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Kindergarten becomes more complicated for the Common Core

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Kindergarten is more than just learning to recite the alphabet.

According to handful of kindergarten teachers from all over the Watertown City School District who spoke at Tuesday’s Board of Education meeting, the youngest pupils are learning bigger words at a faster pace and using technology on a regular basis.

The Common Core Curriculum education standards implemented at the beginning of the school year are forcing teachers to tweak their lesson plans.

“I’m enjoying the new program,” Starbuck Elementary teacher Julie A. Valvo said after the meeting. “I see a lot of learning and success taking place.”

She said there is more collaboration between teachers than before. Teachers work together on weeknights to prepare lesson plans that include phonics, high-frequency words and sentence structure.

Although kindergarten is not mandatory in the state, all elementary schools in the area offer it, according to Dawn D. Ludovici, Jefferson-Lewis Board of Cooperative Educational Services assistant superintendent. Public elementary schools in Watertown have offered full-day kindergarten since the late 1980s, and teaching 5- and 6-year-olds has changed since then.

“Some of the words we’re introducing in kindergarten are more advanced than I ever thought we’d use, and they’re handling it well,” Ohio Elementary teacher Bridgette C. Keenan said. “The other thing I see a huge difference with is handwriting because of the practice pages.”

At the beginning of the meeting, teachers shared their English language arts daily routines. The day often starts with an oral language slide on the Smartboard, where children discuss a photo of an animal or a situation.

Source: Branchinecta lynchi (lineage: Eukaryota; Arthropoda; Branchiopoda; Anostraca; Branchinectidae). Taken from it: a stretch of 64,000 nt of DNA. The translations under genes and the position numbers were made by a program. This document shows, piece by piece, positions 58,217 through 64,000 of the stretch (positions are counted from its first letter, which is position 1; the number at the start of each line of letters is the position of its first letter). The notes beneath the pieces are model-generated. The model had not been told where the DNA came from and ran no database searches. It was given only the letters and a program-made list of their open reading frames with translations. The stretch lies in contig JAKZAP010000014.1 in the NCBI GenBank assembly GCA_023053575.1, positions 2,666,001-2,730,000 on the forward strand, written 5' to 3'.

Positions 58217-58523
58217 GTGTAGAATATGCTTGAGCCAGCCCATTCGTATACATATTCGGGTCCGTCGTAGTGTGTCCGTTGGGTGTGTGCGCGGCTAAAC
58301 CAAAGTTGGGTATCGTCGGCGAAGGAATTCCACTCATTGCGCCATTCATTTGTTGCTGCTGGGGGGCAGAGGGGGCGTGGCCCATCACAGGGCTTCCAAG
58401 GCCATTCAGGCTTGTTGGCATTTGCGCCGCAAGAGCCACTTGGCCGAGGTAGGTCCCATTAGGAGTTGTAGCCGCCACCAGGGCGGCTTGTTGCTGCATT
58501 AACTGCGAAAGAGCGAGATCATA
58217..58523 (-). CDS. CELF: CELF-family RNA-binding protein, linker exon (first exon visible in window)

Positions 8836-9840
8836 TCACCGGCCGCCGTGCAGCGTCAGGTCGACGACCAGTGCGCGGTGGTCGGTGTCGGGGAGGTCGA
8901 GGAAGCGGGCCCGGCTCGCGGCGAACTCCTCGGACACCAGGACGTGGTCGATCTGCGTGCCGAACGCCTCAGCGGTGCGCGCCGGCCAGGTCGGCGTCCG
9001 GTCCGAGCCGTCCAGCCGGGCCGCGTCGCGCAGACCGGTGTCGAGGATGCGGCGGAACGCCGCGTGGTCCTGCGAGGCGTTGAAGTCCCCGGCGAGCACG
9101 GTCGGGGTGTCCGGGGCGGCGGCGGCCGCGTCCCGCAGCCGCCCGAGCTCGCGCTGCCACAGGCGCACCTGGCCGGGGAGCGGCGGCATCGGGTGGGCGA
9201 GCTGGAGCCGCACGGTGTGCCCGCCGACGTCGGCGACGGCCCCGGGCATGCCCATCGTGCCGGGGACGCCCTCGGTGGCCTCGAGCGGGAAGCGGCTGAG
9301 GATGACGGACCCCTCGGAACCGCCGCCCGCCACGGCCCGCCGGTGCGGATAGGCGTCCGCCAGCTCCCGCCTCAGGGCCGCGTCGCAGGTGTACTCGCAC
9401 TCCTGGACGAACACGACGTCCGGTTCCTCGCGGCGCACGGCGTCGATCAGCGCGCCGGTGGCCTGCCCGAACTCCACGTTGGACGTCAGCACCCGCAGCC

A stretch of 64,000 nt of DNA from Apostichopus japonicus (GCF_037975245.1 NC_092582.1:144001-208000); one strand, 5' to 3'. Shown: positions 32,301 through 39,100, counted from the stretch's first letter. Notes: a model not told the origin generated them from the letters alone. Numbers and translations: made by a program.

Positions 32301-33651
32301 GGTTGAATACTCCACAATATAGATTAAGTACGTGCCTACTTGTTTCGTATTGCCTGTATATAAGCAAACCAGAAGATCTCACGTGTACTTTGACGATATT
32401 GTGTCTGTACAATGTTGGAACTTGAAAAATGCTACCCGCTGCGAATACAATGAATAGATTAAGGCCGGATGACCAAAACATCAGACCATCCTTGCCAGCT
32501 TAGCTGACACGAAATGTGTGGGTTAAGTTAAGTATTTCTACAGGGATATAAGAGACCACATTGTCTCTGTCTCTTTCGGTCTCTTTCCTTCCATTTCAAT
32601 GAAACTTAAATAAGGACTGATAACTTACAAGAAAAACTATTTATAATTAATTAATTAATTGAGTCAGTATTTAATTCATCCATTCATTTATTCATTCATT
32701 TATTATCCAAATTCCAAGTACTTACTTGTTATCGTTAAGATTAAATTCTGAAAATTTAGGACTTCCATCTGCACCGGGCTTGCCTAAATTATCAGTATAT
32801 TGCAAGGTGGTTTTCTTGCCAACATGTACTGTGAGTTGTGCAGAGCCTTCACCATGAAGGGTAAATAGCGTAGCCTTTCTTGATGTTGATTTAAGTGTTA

Mrs. Valvo showed board members how pupils are asked to underline their new vocabulary words presented in a short poem on the Smartboard. When they learn a new letter, such as “f,” they underline words that begin with the sound the letter makes.

“They love coming up to the Smartboard,” she said. “They love being interactive.”

North Elementary teacher Katie L. Rivers said children often are grouped according to reading level in the afternoon to read slightly different versions of the same book.

“It’s so they don’t become frustrated,” she said. “It’s kindergarten, and we want to instill lifelong reading skills.”

Children are tested more than ever this year, Mrs. Valvo said, with weekly, unit and benchmark tests.

Although teachers will be graded at the end of the year as a part of the new state standards, they are pushing pupils harder so they can do well on state tests later on. The Regents exams will be more difficult as part of the effort to make students more college- and career-ready statewide.

“If we don’t start pushing in kindergarten, they’ll never be ready for the state assessment,” Starbuck Principal Sandra K. Cain said.

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